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Viral: Locked out of the Archive

Lindsay McCormack

Lindsay McCormack

  • Archivist
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The Archive strongroom

One of the rewards of being Lincoln Archivist is that I have the privilege of handling some of the oldest objects in the College’s collections. But the strongroom doors have recently needed to stay locked. So what have I been doing while I have been locked out of the archive?

Luckily, we have been working on our emergency response plans in College, including the Archive. I doubt that any of us had considered the ‘global pandemic’ section very likely when written, but very useful it became. As with most aspects of College life, the Porters are the heroes of the piece and check the strongrooms regularly. I have also been able to make one visit to check that the collections were safe, cool, and dry whilst not being eaten by rats or silverfish. Reports of rodents marauding through New York City now that residents are not dining out had permeated my dreams, and I pictured horrific scenes of our twelfth century deeds munched clean through. Luckily, our insect traps revealed only a few plump spiders.

My colleagues and I have been able to work on some projects remotely. Oliver Snaith is cataloguing Lincoln's literary and scientific papers, and we wanted to keep momentum going until the project finishes at the end of September. He photographed as much material as he could before locking the door behind him. Our postgraduate assistant, Alice, had already returned home and can work remotely on developing place, subject, and names indexing in the archive catalogues. Want to see descriptions of all the entries relating to Front Quad, or the written legacy of all Rectors? Alice has made this happen. The archive team has stayed in touch during weekly virtual meetings, and it is unbelievably cheering to see their faces and discuss all things archival. While I have had to postpone research visits, a conservation survey of the College’s works of art, and a cataloguing placement for a current archive Master’s student, I have been able to answer some research enquiries. Others have had to make do with a holding reply and a promise of future help.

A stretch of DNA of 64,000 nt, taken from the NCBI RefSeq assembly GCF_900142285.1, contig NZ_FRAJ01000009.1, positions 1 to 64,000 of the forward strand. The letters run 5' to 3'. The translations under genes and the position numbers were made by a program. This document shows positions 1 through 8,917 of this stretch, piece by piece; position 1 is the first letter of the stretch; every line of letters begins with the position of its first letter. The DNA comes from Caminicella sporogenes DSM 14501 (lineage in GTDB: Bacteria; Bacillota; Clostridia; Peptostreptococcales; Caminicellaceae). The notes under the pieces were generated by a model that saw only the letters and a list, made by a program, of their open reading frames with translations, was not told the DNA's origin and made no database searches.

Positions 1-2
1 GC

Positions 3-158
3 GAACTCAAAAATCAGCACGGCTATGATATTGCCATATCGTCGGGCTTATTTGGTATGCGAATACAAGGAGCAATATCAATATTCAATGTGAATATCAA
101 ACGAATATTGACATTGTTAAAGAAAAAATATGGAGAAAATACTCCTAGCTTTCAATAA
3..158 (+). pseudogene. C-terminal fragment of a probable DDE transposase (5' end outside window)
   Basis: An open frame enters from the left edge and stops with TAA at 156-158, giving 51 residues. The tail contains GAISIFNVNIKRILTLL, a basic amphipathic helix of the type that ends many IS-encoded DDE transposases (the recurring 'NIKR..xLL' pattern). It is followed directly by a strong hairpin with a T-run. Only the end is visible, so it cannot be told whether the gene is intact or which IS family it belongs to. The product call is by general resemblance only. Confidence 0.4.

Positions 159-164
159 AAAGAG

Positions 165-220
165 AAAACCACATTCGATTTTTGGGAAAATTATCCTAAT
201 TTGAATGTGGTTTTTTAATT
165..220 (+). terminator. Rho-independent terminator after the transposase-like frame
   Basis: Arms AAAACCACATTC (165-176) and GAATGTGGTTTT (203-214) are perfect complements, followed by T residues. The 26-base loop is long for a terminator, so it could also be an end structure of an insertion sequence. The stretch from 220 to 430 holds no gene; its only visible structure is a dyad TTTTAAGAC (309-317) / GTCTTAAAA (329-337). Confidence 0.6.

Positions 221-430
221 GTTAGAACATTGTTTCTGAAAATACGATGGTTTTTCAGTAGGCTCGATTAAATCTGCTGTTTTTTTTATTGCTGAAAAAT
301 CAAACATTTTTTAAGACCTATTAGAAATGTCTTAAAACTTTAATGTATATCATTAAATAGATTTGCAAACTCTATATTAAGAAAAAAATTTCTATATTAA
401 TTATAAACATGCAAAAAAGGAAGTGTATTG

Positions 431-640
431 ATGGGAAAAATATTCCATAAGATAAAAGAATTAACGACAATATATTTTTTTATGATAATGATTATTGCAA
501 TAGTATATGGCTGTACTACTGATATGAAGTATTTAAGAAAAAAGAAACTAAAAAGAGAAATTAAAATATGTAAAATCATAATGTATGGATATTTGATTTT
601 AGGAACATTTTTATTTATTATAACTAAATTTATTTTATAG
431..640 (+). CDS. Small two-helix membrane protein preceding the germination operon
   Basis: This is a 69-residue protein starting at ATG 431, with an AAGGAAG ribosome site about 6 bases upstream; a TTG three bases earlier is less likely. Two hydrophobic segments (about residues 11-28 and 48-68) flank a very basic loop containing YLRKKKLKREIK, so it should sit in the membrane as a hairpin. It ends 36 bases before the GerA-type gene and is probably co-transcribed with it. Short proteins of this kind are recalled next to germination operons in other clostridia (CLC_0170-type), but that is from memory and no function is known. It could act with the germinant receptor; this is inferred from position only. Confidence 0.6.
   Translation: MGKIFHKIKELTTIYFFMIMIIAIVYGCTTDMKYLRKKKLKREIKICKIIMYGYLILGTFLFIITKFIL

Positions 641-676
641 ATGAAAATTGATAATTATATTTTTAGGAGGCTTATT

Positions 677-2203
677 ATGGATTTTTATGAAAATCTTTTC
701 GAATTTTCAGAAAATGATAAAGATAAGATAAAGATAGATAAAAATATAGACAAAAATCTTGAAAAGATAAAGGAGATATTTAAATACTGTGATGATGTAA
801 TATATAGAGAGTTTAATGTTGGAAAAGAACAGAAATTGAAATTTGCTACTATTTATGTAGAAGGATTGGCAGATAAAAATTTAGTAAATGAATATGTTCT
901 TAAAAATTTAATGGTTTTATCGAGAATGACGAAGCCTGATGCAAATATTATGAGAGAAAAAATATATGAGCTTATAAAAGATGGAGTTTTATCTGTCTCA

The Oxford Archivists Consortium meets termly to discuss professional issues, and even more regularly to have a chat in the pub. These informal meetings have gone virtual, and one coincided with my trip to the archive last month. The friendly array of reference books in my office and the strongroom door made some of my fellow archivists feel nostalgic: 'Actual rolling stacks!' one gasped.

Working with historic records is very reassuring in times like these. The long view - through Lincoln’s archives - reveals that sixteenth and seventeenth century periods of plague were dealt with in a strikingly similar fashion to the coronavirus. The Medium Registrum tells us that 'sickness is very dangerously spread abroad in Oxford' and the 'assembly of a multitude might hazard the spreading of the infection'. The Fellows closed College and retreated to the countryside – early modern social distancing and household isolation.

While it is great to know how well the catalogues work to enable virtual access, nothing will replace the feeling of welcoming researchers through the doors. Current work feels less curatorial than I would like, but that will only deepen the joy of throwing open the strongrooms again to hold College history in my hands when the new normal eventually begins.